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Anticholinergic medications

Anticholinergics decrease acetylcholine activity to balance out the production of dopamine and acetylcholine. They are used to treat incontinence, depression and sleep disorders. Medications with strong anticholinergic effects, such as antihistamines that cause drowsiness, are well known for causing acute cognitive impairment in individuals with dementia and may cause confusion and hallucinations. Furthermore, with the cholinergic deficit in some forms of dementia, they could potentiate this deficit and antagonize any cholinesterase inhibiting medications. Adverse effects may include blurred vision, dry mouth and urinary retention. Single or combination gastrointestinal/urinary antispasmodics products should be avoided.

Several factors that may influence whether a patient develop cognitive impairment when exposed to
anticholinergic drugs:

  1. the number of AC drugs and the doses of the drugs used,
  2. baseline cognitive function (determines susceptibility) and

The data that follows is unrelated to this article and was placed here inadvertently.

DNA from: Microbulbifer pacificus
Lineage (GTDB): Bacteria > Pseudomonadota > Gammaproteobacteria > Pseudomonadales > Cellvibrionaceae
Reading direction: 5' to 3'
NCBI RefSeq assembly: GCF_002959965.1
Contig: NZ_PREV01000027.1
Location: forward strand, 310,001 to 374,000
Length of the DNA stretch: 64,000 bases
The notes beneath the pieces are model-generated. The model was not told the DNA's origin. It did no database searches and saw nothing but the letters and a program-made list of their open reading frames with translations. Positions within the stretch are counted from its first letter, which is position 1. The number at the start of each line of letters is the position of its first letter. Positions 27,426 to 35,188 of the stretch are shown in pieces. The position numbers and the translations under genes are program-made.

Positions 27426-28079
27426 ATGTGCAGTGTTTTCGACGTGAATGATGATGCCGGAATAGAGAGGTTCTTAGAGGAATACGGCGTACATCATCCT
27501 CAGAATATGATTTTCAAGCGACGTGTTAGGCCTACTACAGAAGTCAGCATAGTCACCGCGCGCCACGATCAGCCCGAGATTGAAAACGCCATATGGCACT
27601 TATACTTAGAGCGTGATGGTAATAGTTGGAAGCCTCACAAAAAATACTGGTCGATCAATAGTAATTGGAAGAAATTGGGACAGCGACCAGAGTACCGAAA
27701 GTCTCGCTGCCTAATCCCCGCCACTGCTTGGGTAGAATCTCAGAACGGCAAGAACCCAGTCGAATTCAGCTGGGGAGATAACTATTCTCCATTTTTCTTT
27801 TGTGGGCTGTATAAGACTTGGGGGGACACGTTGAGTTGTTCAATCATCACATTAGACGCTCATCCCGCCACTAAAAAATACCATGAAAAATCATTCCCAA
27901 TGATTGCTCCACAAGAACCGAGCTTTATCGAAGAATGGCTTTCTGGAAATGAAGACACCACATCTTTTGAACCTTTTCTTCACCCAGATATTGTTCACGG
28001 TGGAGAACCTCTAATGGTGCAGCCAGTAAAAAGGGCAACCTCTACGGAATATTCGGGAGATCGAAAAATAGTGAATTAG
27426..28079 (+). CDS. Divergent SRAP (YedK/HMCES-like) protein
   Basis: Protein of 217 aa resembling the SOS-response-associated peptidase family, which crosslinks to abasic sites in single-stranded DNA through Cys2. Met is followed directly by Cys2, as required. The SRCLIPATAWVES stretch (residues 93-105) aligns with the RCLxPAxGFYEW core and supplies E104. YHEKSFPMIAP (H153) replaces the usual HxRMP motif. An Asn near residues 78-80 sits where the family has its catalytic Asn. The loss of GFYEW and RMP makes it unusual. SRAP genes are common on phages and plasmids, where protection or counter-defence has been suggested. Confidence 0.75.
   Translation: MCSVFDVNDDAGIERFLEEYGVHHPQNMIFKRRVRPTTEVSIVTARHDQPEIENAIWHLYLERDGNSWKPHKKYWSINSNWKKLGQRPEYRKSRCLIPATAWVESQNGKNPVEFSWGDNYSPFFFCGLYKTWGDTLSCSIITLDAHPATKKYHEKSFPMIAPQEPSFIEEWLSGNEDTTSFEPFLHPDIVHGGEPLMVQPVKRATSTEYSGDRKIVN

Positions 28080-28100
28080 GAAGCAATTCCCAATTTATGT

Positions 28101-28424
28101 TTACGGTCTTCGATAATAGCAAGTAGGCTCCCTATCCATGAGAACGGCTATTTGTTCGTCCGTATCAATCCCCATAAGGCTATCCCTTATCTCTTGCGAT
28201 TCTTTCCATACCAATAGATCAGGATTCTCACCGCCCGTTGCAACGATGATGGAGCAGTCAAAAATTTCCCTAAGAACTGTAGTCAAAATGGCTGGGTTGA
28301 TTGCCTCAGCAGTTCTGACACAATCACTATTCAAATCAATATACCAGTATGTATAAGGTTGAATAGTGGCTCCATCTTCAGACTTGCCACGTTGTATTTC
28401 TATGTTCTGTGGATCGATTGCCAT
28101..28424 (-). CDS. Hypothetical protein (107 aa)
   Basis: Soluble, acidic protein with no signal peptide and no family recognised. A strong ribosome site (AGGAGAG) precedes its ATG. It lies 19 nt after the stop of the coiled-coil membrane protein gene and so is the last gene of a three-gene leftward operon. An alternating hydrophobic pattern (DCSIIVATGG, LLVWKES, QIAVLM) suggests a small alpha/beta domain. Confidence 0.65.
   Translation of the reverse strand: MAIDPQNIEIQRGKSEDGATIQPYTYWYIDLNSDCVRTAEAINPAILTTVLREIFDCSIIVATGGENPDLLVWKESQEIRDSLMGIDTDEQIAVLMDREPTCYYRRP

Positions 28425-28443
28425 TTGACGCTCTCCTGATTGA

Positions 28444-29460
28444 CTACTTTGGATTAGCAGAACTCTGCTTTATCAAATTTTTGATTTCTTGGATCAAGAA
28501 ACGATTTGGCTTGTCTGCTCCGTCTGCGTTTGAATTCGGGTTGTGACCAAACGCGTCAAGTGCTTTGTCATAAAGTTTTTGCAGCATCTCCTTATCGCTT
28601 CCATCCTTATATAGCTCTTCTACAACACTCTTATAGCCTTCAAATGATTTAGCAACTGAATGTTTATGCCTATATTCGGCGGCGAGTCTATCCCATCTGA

3. the patient's response to medications (sensitivity and metabolic processing as determined by their liver and kidney function status).

Carefully evaluate the risk/benefit for these medications and consider alternatives. For example with incontinence, consider the following:

  • Functional vs urge incontinence
  • Scheduled toileting
  • Check post void residuals (especially in males as these medications can cause retention)
  • Reducing dose of cholinergic medication

If used, carefully evaluate effectiveness of medication and consider discontinuing if there is no improvement in six weeks.

Examples

  • Atropine
  • Belladonna alkaloids
  • Benzotropine mesylate (Cogentin®)
  • Dicyclomine (Bentyl®)
  • Flavoxate (Urispas®)
  • Hyosyamine (Levsinex®)
  • Oxybutynin (Ditropan®)
  • Scopolamin
  • Tolterodine (Detrol®)
  • Trihexyphenidyl HCL (Artane®)
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